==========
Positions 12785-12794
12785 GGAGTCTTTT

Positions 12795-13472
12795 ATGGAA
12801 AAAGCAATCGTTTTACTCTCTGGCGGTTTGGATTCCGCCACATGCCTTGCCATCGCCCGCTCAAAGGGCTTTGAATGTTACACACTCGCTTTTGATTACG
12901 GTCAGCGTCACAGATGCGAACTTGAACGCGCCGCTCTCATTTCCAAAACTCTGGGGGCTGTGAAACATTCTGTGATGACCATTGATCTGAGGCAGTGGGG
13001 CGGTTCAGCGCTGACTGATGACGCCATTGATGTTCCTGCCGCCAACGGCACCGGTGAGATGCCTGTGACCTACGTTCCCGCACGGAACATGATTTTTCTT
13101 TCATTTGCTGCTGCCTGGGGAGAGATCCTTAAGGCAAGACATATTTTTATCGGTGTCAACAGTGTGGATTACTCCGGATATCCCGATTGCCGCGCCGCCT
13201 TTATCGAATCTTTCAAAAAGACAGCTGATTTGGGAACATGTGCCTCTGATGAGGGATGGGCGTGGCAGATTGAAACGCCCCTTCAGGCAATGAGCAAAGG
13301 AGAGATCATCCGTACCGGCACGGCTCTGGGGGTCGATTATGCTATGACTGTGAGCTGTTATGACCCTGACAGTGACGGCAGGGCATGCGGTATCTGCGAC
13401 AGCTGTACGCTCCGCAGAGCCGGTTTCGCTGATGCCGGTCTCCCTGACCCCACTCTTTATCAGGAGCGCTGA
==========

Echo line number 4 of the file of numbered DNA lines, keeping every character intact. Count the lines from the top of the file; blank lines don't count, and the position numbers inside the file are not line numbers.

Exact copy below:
12795 ATGGAA